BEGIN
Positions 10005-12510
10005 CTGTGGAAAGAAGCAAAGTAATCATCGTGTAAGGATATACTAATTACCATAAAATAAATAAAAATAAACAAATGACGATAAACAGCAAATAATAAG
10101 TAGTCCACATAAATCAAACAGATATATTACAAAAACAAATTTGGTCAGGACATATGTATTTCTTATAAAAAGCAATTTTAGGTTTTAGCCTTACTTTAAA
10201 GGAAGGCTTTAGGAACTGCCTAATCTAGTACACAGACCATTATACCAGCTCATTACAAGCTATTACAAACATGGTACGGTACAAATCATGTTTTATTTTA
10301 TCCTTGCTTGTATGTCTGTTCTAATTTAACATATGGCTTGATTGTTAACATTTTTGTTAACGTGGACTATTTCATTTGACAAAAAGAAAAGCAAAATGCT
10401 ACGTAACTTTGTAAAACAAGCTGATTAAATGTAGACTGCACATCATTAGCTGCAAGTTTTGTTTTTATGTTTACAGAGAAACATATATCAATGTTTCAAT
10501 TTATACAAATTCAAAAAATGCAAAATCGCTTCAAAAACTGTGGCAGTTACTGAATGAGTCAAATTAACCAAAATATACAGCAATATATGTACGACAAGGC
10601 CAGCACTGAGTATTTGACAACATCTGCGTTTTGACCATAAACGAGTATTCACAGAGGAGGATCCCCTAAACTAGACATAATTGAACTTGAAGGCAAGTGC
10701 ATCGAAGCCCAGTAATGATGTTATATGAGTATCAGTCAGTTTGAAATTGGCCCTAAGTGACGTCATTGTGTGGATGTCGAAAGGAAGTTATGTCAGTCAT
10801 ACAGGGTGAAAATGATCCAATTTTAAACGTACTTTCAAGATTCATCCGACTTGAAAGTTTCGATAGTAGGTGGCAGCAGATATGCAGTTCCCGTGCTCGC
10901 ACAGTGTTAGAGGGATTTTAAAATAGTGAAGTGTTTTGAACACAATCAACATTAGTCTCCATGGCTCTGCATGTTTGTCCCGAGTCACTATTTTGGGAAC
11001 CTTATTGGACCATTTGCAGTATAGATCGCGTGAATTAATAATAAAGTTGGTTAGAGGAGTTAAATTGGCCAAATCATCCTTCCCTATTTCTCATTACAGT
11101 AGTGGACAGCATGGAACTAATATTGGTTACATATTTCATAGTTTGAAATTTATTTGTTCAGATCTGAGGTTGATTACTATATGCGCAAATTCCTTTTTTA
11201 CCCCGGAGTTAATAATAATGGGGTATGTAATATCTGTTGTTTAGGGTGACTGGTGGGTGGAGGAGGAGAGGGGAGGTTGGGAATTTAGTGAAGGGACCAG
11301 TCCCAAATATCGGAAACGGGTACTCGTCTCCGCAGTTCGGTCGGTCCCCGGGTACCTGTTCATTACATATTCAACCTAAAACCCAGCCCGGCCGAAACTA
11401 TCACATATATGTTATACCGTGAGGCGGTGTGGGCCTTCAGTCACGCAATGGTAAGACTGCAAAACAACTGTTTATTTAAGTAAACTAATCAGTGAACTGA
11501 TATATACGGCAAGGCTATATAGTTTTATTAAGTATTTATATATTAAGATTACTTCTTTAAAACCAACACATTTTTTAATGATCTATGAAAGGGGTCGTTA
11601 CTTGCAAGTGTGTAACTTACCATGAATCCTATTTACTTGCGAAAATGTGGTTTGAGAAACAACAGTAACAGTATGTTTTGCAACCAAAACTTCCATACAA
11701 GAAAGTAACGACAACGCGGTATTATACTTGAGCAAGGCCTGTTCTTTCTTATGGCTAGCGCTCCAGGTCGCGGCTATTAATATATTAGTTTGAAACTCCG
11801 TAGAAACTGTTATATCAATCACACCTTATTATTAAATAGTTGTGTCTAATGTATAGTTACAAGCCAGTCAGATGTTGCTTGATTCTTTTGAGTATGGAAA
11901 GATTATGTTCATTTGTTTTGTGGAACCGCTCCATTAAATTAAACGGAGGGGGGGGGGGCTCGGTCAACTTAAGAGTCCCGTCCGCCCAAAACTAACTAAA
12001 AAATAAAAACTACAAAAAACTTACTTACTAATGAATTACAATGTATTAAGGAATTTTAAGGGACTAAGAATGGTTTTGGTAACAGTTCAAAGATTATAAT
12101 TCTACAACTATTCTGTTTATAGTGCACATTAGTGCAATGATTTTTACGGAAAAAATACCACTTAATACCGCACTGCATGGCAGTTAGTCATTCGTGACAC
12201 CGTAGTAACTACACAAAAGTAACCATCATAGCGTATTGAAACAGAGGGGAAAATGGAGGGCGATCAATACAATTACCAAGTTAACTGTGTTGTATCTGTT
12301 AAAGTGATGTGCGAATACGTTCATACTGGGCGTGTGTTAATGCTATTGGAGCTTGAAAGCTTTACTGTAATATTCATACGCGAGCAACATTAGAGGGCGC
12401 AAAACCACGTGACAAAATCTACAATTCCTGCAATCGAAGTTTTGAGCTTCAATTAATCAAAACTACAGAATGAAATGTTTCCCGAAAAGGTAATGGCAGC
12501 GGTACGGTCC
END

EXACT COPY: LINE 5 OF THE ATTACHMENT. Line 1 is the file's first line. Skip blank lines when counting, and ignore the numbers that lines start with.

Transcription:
10301 TCCTTGCTTGTATGTCTGTTCTAATTTAACATATGGCTTGATTGTTAACATTTTTGTTAACGTGGACTATTTCATTTGACAAAAAGAAAAGCAAAATGCT